Therefore, any performance data before April 7 pertains to when the fund still tracked drone tech stocks, and we caution investors not to be confused by IVES' historical returns.
CLOU: Thematic ETF Of The Year
All four of the cloud computing ETFs start from a similar breakdown of the cloud computing subsector, but it's the nuances between them that have led to such significant differences in return.
Let's start with CLOU, which applies a broad yet fairly common sense definition of what cloud computing means. It also happens to be this year's ETF.com's Thematic ETF Of The Year award winner (read: "The Annual ETF.com Awards").
CLOU holds companies that generate 50% or more of their revenues from one of five business models, including those that:
- License and deliver software through online subscriptions, known as software as a service (SaaS)
- Provide a platform for creating online software apps, known as platform as a service (PaaS)
- Provide online, virtual computing infrastructure, known as infrastructure as a service (IaaS)
- Own and manage data and server storage facilities, including data center REITs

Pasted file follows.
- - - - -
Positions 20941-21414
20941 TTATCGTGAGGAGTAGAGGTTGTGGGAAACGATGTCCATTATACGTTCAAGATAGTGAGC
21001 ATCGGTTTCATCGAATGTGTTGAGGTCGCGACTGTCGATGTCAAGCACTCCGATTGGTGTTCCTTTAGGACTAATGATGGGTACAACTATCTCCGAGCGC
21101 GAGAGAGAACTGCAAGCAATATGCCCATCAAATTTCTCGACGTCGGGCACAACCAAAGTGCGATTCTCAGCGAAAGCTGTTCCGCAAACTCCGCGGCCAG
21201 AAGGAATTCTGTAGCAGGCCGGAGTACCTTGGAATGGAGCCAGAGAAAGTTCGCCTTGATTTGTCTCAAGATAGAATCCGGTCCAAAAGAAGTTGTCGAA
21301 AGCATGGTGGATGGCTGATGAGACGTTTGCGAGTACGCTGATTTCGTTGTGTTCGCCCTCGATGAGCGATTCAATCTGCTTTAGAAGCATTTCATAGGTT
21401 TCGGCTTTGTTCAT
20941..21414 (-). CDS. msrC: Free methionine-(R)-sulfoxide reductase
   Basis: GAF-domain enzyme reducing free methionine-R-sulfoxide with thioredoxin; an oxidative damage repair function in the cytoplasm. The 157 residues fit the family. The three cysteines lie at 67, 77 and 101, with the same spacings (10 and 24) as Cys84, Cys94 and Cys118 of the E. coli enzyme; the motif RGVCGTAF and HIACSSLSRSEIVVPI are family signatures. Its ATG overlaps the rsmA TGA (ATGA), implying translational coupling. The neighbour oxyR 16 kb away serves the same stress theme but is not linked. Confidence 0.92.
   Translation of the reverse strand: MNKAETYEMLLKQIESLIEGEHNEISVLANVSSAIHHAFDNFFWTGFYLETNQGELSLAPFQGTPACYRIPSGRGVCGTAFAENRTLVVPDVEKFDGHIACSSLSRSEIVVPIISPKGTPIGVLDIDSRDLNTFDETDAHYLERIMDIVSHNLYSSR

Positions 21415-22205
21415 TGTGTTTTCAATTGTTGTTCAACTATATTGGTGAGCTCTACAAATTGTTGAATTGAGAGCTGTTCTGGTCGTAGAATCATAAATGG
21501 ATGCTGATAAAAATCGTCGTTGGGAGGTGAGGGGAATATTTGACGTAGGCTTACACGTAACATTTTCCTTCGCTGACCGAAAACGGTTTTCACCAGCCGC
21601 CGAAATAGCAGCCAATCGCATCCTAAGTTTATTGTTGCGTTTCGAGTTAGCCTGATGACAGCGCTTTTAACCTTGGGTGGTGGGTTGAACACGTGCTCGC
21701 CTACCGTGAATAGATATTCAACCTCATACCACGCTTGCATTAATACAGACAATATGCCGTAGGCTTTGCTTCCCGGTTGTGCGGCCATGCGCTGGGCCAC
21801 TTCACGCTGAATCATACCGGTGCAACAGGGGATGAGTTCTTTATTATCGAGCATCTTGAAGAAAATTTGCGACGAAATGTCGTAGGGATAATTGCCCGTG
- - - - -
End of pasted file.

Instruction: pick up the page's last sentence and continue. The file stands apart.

- Manufacture or distribute infrastructure and hardware components used in cloud and edge computing
SKYY: Exposure Diluted By Big Tech
SKYY's investment universe is similar to CLOU's, but the ETF breaks its selection universe into three buckets: pure plays, nonpure plays and broad technology conglomerates.
SKYY doesn't filter for revenue, meaning that any stock with involvement in cloud computing—no matter how small a fraction it has of the firm's total revenue—can make that company eligible for inclusion.
That leads to a portfolio that invests in SaaS, PaaS and IaaS pure-play firms, but also one that owns broad tech firms, such as Amazon (AMZN) and Microsoft (MSFT), for which cloud computing makes up a smaller share of business. Amazon and Microsoft are in fact SKYY's top two stocks, at 5% and 4% of the portfolio, respectively (read: "ETF Of The Week: Cloud Computing Rises").
(Use our stock finder tool to find an ETF’s allocation to a certain stock.)
What's more, SKYY caps exposure to tech conglomerates at 10%, but doesn't cap exposure to nonpure-play stocks. Instead, that allocation is calculated by dividing the total market cap of these companies by the sum of both the pure and nonpure-play market caps.
That skews SKYY's portfolio even more toward companies for whom cloud computing isn't a primary business line, diluting its overall thematic exposure and putting it much more in line with a broad tech fund (read: "Battle Of The Cloud Computing ETFs").
WCLD: Selecting For Growth
WCLD covers much the same ground as CLOU and SKYY, but notably has a revenue screen on its selection universe, requiring that any stock newly included in the index demonstrate a revenue growth rate of at least 15% for the past two fiscal years; and 7% in at least one of the past two years for existing stocks. Constituents, once selected, are then equal-weighted.